The Traveller by Neil Gibson (Writer), Tasos Anastasiades (Illustrator), Jan Wijingaard (Colourist), and Hass Otsmane-Elhaou (Letterist)
Tpub, ebook, available for pre-order
Reviewed by Sarah Deeming
Iosef was suicidal, a man with nothing to live for, ready to end it all, when a being from another time and place comes through a portal. Surprised by technology unlike anything he has seen before, Iosef kills the being and takes his things. Or at least, he tries to. A gauntlet the being was wearing attaches itself to Iosef and won’t come off. Instead it takes him on a journey to places Iosef never thought possible. Iosef learns to control the gauntlet, to influence where it takes him and uses it to build a better life for himself. But this power comes with its own problems, the gauntlet is killing Iosef slowly. Now desperate to live, Iosef asks the gauntlet to take him where he can be healed, where they speak his language, and where he will be wanted. The gauntlet takes him right into a rebellion. Yes, the people there can speak his language, and they have the power to heal him, but only if he helps them overthrow a dictator. Iosef agrees and learns a lot more about power than his new friends could ever have wanted him to.
This graphic novel is a futuristic alt-reality story about the rise of Joseph Stalin from humble backgrounds, one of the most powerful and dangerous men in the Soviet Union in his time. Through his travels with the gauntlet, Iosef learns much about himself and what he actually wants. When he asks the gauntlet to take him somewhere people will be happy to see him, the revolutionists are happy to see him, but when he is faced with the dictator he’s supposed to over throw, the dictator is also happy to find a like-minded individual. Iosef is not a hero in the traditional sense of the word, he is a man of action, and he looks down on a group of people who will not help themselves.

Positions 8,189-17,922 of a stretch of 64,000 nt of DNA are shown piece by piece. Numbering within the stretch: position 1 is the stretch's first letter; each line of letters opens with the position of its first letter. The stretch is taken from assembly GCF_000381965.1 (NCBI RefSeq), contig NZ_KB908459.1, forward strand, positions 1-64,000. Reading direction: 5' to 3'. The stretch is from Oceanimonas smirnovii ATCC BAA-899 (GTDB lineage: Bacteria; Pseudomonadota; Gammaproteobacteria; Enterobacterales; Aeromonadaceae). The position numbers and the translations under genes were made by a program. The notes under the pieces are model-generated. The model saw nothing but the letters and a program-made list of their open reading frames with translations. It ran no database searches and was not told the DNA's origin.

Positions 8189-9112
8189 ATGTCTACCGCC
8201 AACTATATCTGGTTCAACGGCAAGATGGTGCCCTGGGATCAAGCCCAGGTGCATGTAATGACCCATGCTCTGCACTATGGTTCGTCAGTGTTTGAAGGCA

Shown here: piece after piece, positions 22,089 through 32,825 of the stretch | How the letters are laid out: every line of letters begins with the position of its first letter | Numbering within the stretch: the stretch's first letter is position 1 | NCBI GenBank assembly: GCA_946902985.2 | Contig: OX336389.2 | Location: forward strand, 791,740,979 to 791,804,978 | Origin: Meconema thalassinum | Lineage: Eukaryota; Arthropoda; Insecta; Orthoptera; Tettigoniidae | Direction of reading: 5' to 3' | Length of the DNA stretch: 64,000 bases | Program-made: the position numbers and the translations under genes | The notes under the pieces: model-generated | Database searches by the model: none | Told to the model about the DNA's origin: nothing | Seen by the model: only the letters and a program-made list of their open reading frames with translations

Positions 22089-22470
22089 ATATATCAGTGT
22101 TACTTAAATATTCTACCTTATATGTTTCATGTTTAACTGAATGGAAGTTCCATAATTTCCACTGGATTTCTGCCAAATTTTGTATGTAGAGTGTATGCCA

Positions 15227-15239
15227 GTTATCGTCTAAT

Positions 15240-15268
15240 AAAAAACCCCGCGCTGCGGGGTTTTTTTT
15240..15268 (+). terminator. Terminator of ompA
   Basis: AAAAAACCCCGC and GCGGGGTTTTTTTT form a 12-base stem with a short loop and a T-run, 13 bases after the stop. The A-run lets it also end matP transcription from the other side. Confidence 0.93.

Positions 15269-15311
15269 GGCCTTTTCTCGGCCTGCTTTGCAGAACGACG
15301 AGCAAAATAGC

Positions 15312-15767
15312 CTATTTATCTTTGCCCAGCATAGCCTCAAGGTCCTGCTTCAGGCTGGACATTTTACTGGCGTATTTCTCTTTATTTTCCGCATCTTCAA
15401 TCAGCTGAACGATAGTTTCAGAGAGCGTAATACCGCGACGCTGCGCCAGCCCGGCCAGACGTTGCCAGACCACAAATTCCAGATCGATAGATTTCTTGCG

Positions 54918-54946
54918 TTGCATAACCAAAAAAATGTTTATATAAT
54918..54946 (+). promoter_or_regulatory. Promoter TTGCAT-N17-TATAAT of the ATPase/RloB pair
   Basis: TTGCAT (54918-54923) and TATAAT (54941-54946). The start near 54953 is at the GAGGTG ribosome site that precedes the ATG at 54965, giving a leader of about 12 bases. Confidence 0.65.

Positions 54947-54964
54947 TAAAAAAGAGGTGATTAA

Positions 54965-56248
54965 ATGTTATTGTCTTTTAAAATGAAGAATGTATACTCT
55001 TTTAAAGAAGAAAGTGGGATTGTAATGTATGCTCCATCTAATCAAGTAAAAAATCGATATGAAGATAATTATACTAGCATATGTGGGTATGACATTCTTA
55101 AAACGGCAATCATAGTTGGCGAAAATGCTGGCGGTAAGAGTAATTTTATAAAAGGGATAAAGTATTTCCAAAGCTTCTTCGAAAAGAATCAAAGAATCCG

Anastasiades illustrations are clever. Gritty and realistic, is some places it is difficult to view, and yet it’s not gratuitous or superfluous. There is a point to everything in the panel which leaves some panel with minimal detail because the focus is on the power play between the characters, and others are gorgeous, filled with symbolism about life and death. The colour scheme is muted which fits the mood and moral of the story. The use of reds and blues to heighten tension or restrict characters gives the reader the backstory a traditional novel would fill with pages of prose. Apparently simple, but such effective use of colouring is a real skill.
I found The Traveller benefitted from two readings. The first to understand the shape of the story and then the second to uncover the nuances you can only find with hindsight. Both readings were satisfying for different reasons, and as always with Gibson’s work, he and his team pinned human behaviour to the page perfectly and laid the uglier parts on the page that others might have shied away from.